A recent study found that firearms are now the leading cause of death in children and adolescents in the United States. Between 2000 and 2020, the number of gun-related deaths among kids increased from 6,998 to 10,186 ― and between 2019 and 2020 alone, gun deaths in kids increased by nearly 30%. In the last 23 years, more than 310,000 kids have witnessed gun violence at school.

Most teenagers now fear that a shooting might occur at their own school, according to Pew Research. Nonwhite kids, especially Hispanic teens, are most concerned about school shootings. Parents, particularly those who are lower-income, often feel the same. Mass shootings used to feel rare and unusual but now there are examples everywhere — at schools, movie theaters, shopping malls, supermarkets and entertainment districts. “You do get the feeling that you’re vulnerable and at risk wherever you are,” Flannery said.

Many parents feel as though their country is failing them right now, Borelli said. Nothing is being done, shooting after shooting, to improve the nation’s mass shooting crisis. No gun control legislation has been passed since the Sandy Hook shooting nearly 10 years ago. This lack of action is inconceivable, especially to parents who trust and rely on schools to teach, nurture and protect their children.

“The sheer number of firearms that are out there, the easy access to those guns, the lethal ammunition that is used, the ability to get all of it — these are the things that, again, it’s unconscionable that we haven’t been able to move forward on a policy level,” Flannery said.

How to cope

Know that what you are feeling, whether it be anxiety, depression, frustration or anger, is natural and normal. “These are normal reactions to these kinds of incidents,” Flannery said.

If you are feeling overwhelmed, reach out for support — seek comfort in family and friends and address your emotional responses with a therapist. “The intense emotions evoked by witnessing the horror that humans are capable of can be processed and integrated with support,” Thewes said.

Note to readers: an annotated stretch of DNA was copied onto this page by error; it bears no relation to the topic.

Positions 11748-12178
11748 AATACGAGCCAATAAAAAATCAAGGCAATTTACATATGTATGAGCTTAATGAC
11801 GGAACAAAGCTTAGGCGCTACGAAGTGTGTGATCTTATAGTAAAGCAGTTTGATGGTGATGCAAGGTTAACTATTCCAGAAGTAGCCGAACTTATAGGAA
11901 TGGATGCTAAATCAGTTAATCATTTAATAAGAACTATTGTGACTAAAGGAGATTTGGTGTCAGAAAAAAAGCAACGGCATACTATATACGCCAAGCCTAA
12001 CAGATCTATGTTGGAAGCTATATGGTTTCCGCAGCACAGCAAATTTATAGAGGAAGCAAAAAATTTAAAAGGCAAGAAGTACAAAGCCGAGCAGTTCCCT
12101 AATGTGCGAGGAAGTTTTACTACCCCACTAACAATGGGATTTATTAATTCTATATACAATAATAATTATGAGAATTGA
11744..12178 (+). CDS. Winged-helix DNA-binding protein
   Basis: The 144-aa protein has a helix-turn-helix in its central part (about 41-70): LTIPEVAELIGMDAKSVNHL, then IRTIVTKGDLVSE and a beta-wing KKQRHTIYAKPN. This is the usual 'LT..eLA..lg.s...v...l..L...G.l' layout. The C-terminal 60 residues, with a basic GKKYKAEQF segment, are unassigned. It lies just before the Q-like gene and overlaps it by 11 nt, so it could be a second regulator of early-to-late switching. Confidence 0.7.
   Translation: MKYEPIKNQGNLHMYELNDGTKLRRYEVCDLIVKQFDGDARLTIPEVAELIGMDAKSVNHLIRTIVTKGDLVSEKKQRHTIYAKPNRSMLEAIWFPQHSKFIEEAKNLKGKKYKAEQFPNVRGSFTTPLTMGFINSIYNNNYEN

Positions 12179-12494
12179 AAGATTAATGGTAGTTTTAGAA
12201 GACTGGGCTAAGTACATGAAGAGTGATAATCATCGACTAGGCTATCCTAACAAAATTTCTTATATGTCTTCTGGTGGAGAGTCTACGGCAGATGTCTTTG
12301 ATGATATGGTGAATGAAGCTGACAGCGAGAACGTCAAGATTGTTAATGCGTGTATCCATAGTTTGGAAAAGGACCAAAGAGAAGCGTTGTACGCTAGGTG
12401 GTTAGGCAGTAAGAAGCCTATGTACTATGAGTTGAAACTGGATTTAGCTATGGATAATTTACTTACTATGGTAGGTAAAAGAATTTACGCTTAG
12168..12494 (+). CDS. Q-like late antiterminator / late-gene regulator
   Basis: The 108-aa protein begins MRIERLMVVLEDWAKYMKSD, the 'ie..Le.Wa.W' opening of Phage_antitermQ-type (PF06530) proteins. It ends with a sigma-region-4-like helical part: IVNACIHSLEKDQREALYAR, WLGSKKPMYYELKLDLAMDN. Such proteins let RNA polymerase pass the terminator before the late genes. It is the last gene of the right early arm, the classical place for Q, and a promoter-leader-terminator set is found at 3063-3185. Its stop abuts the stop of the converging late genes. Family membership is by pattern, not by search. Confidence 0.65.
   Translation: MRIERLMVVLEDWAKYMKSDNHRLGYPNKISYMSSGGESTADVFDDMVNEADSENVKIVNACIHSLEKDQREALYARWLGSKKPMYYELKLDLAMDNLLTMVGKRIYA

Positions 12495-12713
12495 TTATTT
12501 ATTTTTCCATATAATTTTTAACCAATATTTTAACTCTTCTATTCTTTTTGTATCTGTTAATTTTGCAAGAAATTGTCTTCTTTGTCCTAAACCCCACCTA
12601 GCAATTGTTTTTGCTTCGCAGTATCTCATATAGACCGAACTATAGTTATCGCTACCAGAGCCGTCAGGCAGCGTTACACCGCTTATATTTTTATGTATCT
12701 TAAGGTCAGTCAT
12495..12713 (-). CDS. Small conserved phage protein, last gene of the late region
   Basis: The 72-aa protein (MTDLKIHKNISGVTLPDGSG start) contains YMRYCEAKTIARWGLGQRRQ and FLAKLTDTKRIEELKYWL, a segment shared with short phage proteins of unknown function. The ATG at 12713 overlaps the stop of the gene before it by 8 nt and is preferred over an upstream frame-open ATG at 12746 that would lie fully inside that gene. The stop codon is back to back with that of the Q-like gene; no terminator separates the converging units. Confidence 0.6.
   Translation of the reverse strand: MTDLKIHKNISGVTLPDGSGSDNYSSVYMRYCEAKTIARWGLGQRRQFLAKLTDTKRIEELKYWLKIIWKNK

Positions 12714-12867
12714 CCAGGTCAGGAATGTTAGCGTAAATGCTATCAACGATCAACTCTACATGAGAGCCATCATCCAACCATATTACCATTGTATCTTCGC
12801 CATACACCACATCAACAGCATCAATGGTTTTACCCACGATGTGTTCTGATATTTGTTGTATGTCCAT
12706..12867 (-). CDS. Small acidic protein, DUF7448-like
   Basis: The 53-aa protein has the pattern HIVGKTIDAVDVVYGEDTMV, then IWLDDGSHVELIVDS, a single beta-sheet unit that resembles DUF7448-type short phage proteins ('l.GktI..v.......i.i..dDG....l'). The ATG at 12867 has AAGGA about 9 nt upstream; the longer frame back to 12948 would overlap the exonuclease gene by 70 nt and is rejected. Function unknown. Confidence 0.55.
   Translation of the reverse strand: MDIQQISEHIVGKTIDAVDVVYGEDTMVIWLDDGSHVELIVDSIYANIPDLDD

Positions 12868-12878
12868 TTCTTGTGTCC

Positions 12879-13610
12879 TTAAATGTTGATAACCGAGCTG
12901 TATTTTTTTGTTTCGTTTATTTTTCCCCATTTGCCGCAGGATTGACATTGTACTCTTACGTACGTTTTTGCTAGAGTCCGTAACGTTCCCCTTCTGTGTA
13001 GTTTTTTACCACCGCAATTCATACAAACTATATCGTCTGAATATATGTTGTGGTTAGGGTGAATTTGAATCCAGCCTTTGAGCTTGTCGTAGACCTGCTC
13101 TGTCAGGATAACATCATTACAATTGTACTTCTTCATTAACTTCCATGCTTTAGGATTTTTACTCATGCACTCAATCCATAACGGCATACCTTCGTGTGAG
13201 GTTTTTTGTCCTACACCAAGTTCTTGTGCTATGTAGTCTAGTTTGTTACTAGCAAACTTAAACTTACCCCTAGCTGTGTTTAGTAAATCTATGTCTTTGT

Thewes said it’s important for parents to stay attuned with their feelings so they can continue to support their children. If your children and worried or scared, talk to them about what they are feeling. Let them ask questions and remind them that you will do everything you can to keep them safe.

“If you have a school-aged child, you want them to hear about these things from you and not from a friend at school or in the news,” Flannery said.

“Any and all of these reactions are valid and normal reactions to these types of grotesque human violence.”

– Frank Thewes

Limit the amount of news and social media coverage you’re exposed to, and be aware there will be a flood of gruesome information over the next few days, Flannery advised. While it’s helpful to remain informed, too much exposure to mass trauma can exacerbate your emotions and make it harder to heal.

Put your feelings to action and push for positive change. Call and write your local politicians and ask what they are doing to address gun control. Vote for politicians who will pass laws that will limit people’s ability to get assault rifles and lethal ammunition, Flannery said. Organize your friends to engage in community action and talk to your child’s school about what they are doing to ensure students’ safety in the classroom. Join Moms Demand Action, Sandy Hook Promise or Everytown for Gun Safety to get involved and effect change.

“Taking steps to actively cope with the situation can be helpful because it provides an outlet for your feelings,” Borelli said.

Be kind to yourself and take care of your mental and physical health — whether that means going for a run, doing yard work, watching a movie or sporting event, or doing something different and enjoyable with your kids, family and friends.

Find a way to separate yourself from the media coverage and the intensity of the information flow. “Not to ignore, not to try to forget it, but to pay attention to your own mental health,” Flannery said.